Title:
Spray arm hub/head for ware washer
Kind Code:
A1


Abstract:
The invention is a spray arm hub/head for a high-temperature, automatic ware washer. The hub/head sub-assembly of the invention is mounted to the inlet water line via a double ball-bearing coupling that is independent of the hub. The substantially non-enclosed ball-bearing coupling enables the hub/head sub-assembly to rotate freely within the washer. Also, the hub/head sub-assembly has ports and clamps for removably receiving spray arm sub-assemblies. This way, the spray arms may be quickly and easily removed for repair and replacement. In addition, because the ball-bearing mount is not enclosed within the hub/head assembly, the bearing is readily accessible for cleaning and maintenance and is also easily removable for repair or replacement.



Inventors:
Lebaron, Forrest L. (Twin Falls, ID, US)
Application Number:
10/385367
Publication Date:
04/15/2004
Filing Date:
03/07/2003
Assignee:
LEBARON FORREST L.
Primary Class:
Other Classes:
134/198, 239/225.1, 134/176
International Classes:
A47L15/23; (IPC1-7): B08B3/02; B05B3/00
View Patent Images:



Primary Examiner:
ADHLAKHA, RITA P
Attorney, Agent or Firm:
PEDERSEN & COMPANY, PLLC (BOISE, ID, US)
Claims:

I claim:



1. A rotating spray assembly for high-temperature ware washers comprising: a spray hub fitted with removable spray arms for distributing liquids to items within the ware washer; and a bearing mount between an inlet water supply and the spray hub adapted to facilitate rotation of the spray assembly within the ware washer.

2. A rotating spray assembly for high-temperature ware washers comprising: a spray hub with a hollow core and a plurality of laterally extending arms wherein said hub is adapted to receive liquids from a fixed inlet supply and distribute said liquids to a plurality of spray arms extending laterally from ports at the distal ends of said arm segments; a plurality of spray arms with spaced apart nozzles adapted to distribute liquids to items situated within the ware washer; and a substantially non-enclosed bearing, non-integral with said spray hub, adapted to facilitate spinning of the hub and spray arms wherein said bearing comprises a hollow ball-bearing coupling, with threaded upper and lower ends, removably and rotatably secured between said hub and said inlet supply of a ware washing unit.

Description:

[0001] This application claims priority from U.S. Provisional Patent Application Serial No. 60/363,108, entitled “Spray Arm Hub/Head for Ware Washer”, which was filed on Mar. 7, 2002, the disclosure of which is herein incorporated by reference.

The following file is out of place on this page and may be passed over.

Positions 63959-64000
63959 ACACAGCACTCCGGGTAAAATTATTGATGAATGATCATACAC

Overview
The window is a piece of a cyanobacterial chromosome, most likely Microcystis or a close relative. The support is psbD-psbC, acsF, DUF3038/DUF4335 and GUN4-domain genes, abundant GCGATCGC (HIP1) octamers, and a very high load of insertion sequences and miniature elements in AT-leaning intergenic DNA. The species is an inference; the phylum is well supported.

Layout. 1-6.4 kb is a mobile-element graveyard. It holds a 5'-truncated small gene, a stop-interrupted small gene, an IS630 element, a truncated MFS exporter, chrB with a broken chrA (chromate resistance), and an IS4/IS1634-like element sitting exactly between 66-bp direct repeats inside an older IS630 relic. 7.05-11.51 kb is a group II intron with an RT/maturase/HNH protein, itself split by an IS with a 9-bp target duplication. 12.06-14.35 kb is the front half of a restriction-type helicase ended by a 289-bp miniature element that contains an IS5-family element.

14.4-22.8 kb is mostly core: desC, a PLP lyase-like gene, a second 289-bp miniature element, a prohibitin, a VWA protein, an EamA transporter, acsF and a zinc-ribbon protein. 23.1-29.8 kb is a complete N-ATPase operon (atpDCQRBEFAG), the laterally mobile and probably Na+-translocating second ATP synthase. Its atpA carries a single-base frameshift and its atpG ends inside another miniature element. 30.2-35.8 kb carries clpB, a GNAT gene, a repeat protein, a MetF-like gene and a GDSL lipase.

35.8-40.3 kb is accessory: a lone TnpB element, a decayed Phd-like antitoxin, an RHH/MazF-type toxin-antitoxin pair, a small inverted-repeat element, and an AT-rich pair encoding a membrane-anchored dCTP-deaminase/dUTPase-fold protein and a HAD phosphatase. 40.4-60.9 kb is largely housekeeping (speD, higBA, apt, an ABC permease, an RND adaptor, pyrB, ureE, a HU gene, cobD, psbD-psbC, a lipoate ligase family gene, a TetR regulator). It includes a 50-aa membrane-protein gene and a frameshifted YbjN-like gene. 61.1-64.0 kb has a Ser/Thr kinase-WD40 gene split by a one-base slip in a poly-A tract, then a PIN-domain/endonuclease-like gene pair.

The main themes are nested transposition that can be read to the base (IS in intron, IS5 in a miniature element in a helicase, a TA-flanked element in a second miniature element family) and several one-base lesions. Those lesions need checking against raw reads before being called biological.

BACKGROUND OF THE INVENTION

[0002] 1. Field of the Invention

[0003] This invention relates generally to automatic ware washers (e.g. dishwashers) for commercial kitchens and cafeterias. More specifically, this invention relates to a ball-bearing spray assembly for ware washers with detachable spray arms.

[0004] 2. Related Art

[0005] American Dish Service (ADS) of Edwardsville, Kans., USA, manufactures ware washing equipment. ADS offers its model HT-25 with a ball-bearing-mounted stainless steel hub/head and spray arms assembly. In this model the hub/head and spray arms are welded together as one integral unit. Consequently, if a spray arm becomes bent, broken or plugged, the entire assembly must be removed for repair or replacement, adding to the operators' downtime and expense.

[0006] The Hobart Manufacturing Co. (Hobart) of Southgate, London, U.K., offers some of its ware washing models with hub/head and detachable spray arm sub-assemblies. In these Hobart models, the separate spray arm sub-assemblies are clamped into the hub/head sub-assembly which is a casting. However, there is no ball-bearing mount for the hub/head sub-assembly of these Hobart models. As a result, with this design approach, undue friction and wear develops at the point of contact between the wash water supply line and the rotating hub/head sub-assembly.

[0007] U.S. Pat. No. 6,044,853 (Payzant) teaches a batch type commercial dish washer in which spray arms are supported upon a bearing. A rotary hub encloses a bearing within a bearing compartment. This enclosed bearing hub is installed on a pedestal that provides a rotational axis for the spray arms. To clean the apparatus or interchange spray arms, the pedastal/hub unit must be disassembled.